Would you like a little taster of Evangeline and the Mysterious Lights? A wee amuse-bouche?
Well, here’s an extract from Chapter 1.
If you like what you read, Evangeline and the Mysterious Lights is available for pre-order now and is out 11th October 2017.
Or if you’d like all four novellas in one Collection, The Antics of Evangeline is also available for pre-order.
Evangeline and the Mysterious Lights
Evangeline closed her eyes and rocked with the rhythm of the open-top carriage, happily filled with strawberry ice-cream.
“What a splendid afternoon,” said her father, the Professor, rubbing his rounded belly.
Evangeline murmured in agreement, eyes half closed, dreaming of another pink scoop.
“A delightfully grey day,” said Evangeline’s Uncle Augie, perfecting the angle on his straw boater. “All this Antipodean sun can be such a bore. Today reminded me of good old Brighton. Civilised. With no unseemly perspiration.”
As the sun sank, ribbons of plum and apricot unfurled across the May sky. The horses clopped across the Swanston Street bridge, returning from the St. Kilda seaside and headed for the home they all shared at 56 Collins Street. St Paul’s Cathedral bells pealing, Evangeline stared up into the sky, watching the stars emerge one by one.
“I’m still not used to this night sky,” Uncle Edmund said, screwing up his face. “I can’t find any of the stars I know. It’s all topsy-turvy.”
“We had stars in London?” Augie raised an eyebrow. “How could you see through the smoke?”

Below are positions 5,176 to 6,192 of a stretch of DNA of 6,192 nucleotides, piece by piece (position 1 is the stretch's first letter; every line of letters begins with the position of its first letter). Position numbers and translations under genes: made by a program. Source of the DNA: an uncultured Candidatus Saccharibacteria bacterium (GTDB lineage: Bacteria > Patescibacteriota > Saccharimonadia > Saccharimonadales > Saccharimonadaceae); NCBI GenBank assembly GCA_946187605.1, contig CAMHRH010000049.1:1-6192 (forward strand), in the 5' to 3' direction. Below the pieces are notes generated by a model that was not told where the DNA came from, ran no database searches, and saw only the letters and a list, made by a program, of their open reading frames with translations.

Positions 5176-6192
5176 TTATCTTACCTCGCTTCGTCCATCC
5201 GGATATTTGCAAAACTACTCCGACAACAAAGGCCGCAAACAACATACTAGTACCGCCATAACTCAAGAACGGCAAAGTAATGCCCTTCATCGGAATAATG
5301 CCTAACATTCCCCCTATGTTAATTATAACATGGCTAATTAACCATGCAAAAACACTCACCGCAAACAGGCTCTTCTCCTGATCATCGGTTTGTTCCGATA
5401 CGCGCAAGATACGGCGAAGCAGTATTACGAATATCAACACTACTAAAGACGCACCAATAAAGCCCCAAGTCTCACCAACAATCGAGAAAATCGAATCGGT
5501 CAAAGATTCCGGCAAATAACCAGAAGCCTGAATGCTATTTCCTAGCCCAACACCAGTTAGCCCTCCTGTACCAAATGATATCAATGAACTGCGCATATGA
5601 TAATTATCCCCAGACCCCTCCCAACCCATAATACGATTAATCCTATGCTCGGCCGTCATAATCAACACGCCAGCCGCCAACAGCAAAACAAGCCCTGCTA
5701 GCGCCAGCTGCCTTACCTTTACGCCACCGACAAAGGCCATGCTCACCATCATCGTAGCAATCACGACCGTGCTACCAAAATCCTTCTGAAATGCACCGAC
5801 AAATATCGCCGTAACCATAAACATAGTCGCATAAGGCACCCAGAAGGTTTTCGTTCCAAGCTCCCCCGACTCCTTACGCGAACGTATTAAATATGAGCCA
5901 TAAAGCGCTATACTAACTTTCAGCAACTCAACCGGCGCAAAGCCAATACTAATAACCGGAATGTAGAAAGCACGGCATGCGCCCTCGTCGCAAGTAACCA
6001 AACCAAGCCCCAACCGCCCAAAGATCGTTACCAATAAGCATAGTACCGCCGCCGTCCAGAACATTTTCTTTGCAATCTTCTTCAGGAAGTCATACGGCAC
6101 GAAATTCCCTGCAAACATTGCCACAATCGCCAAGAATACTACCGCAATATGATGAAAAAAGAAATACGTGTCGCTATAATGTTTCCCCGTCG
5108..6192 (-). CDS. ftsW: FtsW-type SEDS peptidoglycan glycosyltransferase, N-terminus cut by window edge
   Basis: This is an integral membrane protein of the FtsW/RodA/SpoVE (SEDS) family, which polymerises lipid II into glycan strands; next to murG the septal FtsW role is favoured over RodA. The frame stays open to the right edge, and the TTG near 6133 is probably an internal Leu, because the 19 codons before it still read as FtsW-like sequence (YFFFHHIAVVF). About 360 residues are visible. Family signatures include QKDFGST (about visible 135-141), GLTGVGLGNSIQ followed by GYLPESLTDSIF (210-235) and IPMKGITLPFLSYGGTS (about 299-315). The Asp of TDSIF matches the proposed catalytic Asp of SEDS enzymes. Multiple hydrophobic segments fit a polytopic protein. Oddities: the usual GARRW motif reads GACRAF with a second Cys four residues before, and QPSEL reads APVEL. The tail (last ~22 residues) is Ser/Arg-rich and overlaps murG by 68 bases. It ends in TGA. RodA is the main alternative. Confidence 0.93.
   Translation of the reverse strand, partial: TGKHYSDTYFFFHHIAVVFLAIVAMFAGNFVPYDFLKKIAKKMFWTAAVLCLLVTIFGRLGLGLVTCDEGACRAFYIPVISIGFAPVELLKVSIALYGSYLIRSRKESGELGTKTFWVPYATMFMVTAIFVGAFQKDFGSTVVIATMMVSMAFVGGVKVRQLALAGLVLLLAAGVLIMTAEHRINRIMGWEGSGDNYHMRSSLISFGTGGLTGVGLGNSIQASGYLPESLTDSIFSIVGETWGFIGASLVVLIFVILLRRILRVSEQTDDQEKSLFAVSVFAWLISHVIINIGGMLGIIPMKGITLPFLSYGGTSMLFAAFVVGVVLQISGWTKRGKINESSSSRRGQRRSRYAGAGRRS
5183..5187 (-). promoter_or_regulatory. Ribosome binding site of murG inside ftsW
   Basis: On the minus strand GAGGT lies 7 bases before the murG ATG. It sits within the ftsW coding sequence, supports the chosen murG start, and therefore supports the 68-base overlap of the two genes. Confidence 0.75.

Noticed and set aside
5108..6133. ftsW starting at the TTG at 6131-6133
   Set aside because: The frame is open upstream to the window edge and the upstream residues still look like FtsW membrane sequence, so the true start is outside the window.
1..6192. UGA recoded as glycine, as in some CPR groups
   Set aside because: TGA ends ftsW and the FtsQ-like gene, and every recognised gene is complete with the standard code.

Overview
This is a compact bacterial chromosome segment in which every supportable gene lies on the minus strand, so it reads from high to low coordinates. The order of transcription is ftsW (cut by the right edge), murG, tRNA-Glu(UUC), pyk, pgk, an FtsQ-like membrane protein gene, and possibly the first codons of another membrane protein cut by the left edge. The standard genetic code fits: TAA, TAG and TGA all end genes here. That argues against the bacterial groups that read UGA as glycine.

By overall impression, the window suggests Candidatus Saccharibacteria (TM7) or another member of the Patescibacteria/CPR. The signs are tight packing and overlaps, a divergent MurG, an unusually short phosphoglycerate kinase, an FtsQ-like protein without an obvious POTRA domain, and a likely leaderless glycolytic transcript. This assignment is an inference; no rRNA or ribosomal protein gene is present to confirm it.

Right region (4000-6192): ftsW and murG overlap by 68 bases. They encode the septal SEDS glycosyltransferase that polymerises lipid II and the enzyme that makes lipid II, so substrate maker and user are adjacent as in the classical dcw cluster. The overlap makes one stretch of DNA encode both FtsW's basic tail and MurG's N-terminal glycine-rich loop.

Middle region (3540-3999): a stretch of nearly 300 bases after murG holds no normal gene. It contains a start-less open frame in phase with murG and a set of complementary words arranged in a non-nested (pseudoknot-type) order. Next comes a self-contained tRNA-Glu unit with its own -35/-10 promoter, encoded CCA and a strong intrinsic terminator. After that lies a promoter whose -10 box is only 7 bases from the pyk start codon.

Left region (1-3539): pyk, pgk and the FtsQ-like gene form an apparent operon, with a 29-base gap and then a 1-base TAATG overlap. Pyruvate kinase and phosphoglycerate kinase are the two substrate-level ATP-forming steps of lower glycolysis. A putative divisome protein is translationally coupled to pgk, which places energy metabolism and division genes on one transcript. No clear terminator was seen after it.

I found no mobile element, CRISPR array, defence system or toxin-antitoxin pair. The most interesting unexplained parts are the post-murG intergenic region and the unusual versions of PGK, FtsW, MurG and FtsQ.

“It’s perfectly logical, little brother,” said the Professor, pointing into the air with his clockwork hand. “That one is Scorpius, a scorpion. And over there, Centaurus. And that magnificent grouping is known as the Southern Cross.”
“A cross?” Miss Plockton, the Professor’s efficacious personal secretary, said throwing a tartan blanket over Evangeline. “Isnae that lovely?”
“This new sky will take some getting used to,” Edmund said. “For example, what on earth is that?”
Edmund pointed to the east where the sky was darkest. Three brilliant white lights blazed far away in the distance, bigger and brighter than any other stars in the sky.
Evangeline leaned forward, squinting, while her father clicked and flicked, selecting the ideal lens on his pince-nez.
“Curious.” The Professor stroked his moustache with his brass fingers. “I am not familiar with that particular constellation. But we’re all learning about our new surroundings.”
“But Father, the lights are moving,” Evangeline said. “Coming towards us.”